A matter of degrees - Albuquerque Journal

A matter of degrees

in the 2018-19 school year, New Mexico sent 850 students to other states and those students saved almost $9.9 million versus out-of-state tuition.

Study what you want, because New Mexico labor needs range from nurses and engineers to accountants, teachers and other business professionals.

“In a nutshell, I can tell you it is tight,” Silas Peterson, the owner and president of The Hire Firm, a local job placement agency, says of the New Mexico job market. The tighter the labor market, the closer to full employment.

“I’ve been doing this for 15½ years in Albuquerque and Santa Fe, and the labor market has never been tighter than it is right now,” he says. “And that’s across the board. For anything you are looking for.”

New Mexico’s economy is doing well, as evidenced by the record-setting tax revenue being collected. And there are jobs available to those with the proper skills, Peterson says.

So what’s the most valuable college degree in the New Mexico labor market right now?

“We don’t approach it that way,” says Laura Valdez, the director of advising strategies at the University of New Mexico. “We don’t want (students) to hate their life just because that was the job that people were hiring for the year they graduated. … The job market is evolving. We want them to have skills that will help them adapt to a workplace.”

Jobs in demand

The New Mexico Department of Workforce Solutions predicts what jobs are going to be in most demand in the coming years, offering some insight into what degrees will be most desired in the near future.

Medical professionals, especially nurses, are in demand across New Mexico.

Nurses are very much in demand. It’s predicted that there will be 1,179 new nursing jobs in the state annually as the field grows 13% statewide from 2016 to 2026, according to the state workforce agency’s website. The average annual salary for a registered nurse is $69,840, according to the state agency’s website.

Bill McCamley, state Cabinet secretary for the Department of Workforce Solutions, says all types of medical professionals are in demand for several reasons.

“The biggest area of need, by far, for the foreseeable future, will be health care. As people in the baby boomer generation retire, the health care need is going to rise,” he says.

“That also means we are going to need more nursing assistants, nurses, medical technicians, general practice docs, surgeons, pharmacists. The whole range of health care professions are going to be an area of critical needs for the state for at least the next decade and probably longer.”

New Mexico offers plenty of opportunities for study in the health field, from the state’s four-year universities to many private colleges and schools.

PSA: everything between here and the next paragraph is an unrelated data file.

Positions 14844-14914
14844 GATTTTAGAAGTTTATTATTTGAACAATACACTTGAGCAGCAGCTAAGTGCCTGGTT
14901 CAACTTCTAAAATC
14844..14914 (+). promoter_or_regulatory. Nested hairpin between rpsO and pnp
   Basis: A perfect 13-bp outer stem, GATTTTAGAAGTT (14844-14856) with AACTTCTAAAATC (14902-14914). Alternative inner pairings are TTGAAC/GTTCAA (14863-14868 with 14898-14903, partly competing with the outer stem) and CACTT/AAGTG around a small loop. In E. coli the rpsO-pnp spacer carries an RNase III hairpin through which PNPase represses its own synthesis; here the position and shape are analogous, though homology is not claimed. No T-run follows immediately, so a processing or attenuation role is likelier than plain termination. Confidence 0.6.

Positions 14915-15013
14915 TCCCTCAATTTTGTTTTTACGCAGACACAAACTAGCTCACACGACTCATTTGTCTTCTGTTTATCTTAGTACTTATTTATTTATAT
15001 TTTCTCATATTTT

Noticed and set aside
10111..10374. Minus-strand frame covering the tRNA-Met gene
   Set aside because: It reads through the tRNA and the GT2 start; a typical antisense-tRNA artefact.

Teachers are also needed across the state, which is offering scholarship opportunities to college students willing to pursue a career in education.

Business needs

Not interested in teaching or medicine? General business needs are increasing.

New Mexico’s largest employers remain the federal government and state government, followed by Walmart and Sandia National Laboratories, according to New Mexico Partnership, a statewide economic development group.

But there are signs that the economy is diversifying, McCamley says.

“You are seeing the economy expand and you are starting to see the economy diversify,” he says. “That means for businesses to grow you need support services. You need HR managers. You need accountants. You need all those folks in order to get bigger.”

Accounting jobs throughout the state are projected to increase in the coming years.

Workforce Solutions is predicting nearly 700 new accounting and auditor jobs in the state each year as the profession grows about 8% in the next decade. The average annual salary for such jobs is $66,970.

Peterson says that local businesses also have opportunities available for people who earn general bachelor’s degrees.

Some of his firm’s specialties include providing firms with candidates for administrative assistant and human resources positions.

He says a recent college grad can likely find an entry-level job in the local market if they are willing to work for around $40,000 per year.

“A newly minted college grad should be reasonable about their expectations,” Peterson says. “They may be well qualified to enter the workforce but they need to gain some industry knowledge and some work experience.”

The biggest area of need, by far, for the foreseeable future, will be health care. As people in the baby boomer generation retire, the health care need is going to rise.

Helping college freshmen manage their money

More bang for your buck at NM’s colleges and universities

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